MILWAUKEE (AP) — Strong thunderstorms caused widespread damage across Wisconsin, and left tens of thousands without power in both Wisconsin and Illinois.
The severe weather stretched from the Mississippi River to Lake Michigan and began Wednesday evening in northwestern Wisconsin. By 2 a.m. Thursday, the numerous tornado warnings around the state had expired.
The National Weather Service was expected to survey hard hit areas to determine if tornadoes or high winds brought down power lines, trees and caused structural damage.
Utility crews worked to restore service to the thousands of power customers who lost service across the state. Electricity was knocked out to about 90,000 customers across the state, according to the tracking website PowerOutage, US.
The tornado warnings started in Wausau and eventually were issued for Waukesha, Jefferson and Milwaukee counties around 1 a.m. Thursday.
The National Weather Service placed nearly the entire state of Wisconsin under a severe thunderstorm watch until 2 a.m. Thursday.
A 70 mph wind gust was reported at 8:40 p.m. Wednesday in Merrill in Lincoln County, according to the weather service. Numerous trees and power lines were reported down in Merrill.
A 78 mph wind gust was reported at Weston in Marathon County at 9 p.m., according to the weather service.
Severe thunderstorms swept through the Chicago area and northern Illinois early Thursday with high winds that left thousands of homes and businesses without power.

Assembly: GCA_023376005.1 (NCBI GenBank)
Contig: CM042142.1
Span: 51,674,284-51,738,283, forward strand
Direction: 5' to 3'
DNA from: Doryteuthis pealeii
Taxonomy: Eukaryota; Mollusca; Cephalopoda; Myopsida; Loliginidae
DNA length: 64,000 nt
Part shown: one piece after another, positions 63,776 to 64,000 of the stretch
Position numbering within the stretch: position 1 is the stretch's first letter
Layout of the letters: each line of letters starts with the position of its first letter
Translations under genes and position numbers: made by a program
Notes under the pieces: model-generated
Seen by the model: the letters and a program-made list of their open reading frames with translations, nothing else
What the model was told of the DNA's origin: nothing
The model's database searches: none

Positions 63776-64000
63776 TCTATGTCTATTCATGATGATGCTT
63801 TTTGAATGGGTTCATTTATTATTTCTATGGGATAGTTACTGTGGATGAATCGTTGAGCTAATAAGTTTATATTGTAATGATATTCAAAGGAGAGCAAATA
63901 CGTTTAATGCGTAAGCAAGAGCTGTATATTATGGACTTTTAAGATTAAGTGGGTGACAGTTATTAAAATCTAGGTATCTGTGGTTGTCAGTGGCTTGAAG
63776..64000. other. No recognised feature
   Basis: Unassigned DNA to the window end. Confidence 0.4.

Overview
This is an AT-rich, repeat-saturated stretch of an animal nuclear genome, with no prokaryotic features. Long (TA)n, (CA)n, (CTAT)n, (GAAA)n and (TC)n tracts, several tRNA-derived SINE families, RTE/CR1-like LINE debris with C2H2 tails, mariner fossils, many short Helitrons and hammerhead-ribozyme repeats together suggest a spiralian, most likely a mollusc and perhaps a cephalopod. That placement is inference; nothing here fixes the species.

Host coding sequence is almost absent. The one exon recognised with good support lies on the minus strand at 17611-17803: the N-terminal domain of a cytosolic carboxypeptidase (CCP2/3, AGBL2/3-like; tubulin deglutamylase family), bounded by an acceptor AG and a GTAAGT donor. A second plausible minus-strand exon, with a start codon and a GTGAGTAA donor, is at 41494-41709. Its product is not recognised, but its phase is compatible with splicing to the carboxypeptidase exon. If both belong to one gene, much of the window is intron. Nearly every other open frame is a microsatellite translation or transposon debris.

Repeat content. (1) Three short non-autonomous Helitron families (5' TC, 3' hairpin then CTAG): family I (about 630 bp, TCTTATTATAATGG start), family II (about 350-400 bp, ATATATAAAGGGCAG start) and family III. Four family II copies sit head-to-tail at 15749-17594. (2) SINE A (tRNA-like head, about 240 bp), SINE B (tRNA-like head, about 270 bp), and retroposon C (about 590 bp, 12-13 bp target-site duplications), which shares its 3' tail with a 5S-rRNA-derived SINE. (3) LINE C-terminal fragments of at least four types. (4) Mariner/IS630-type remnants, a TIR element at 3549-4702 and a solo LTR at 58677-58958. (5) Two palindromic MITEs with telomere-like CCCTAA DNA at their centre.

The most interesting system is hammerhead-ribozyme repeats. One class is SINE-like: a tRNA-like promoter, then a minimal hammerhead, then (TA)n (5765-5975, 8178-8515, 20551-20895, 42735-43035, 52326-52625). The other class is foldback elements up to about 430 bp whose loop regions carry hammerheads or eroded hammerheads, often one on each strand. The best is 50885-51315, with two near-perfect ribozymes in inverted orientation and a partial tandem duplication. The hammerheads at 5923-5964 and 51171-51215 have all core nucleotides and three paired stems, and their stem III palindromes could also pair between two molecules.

The National Weather Service said several areas recorded wind gusts in excess of 60 mph that knocked down tree limbs or toppled whole trees, damaging some power lines.
Weather observers recorded a 64 mph wind gust at the DuPage Airport in DuPage County about 3 a.m., while the Chicago Executive Airport in Cook County had a 55 mph wind gust.
ComEd reported that more than 24,000 of its customers remained without power about 7:20 a.m.
The Illinois Department of Transportation said some trees were toppled in Waukegan just before 4 a.m., as the storms pushed across the area.
The National Weather Service said “life-threatening” swim conditions were expected Thursday on Lake Michigan as a cold front moves its way through the area, bringing cooler, less humid air.
According to a beach hazard statement, waves of 4 to 7 feet and rip currents are expected along the lake in Cook County and in northwestern Indiana’s Lake, Porter and LaPorte counties until Friday evening.
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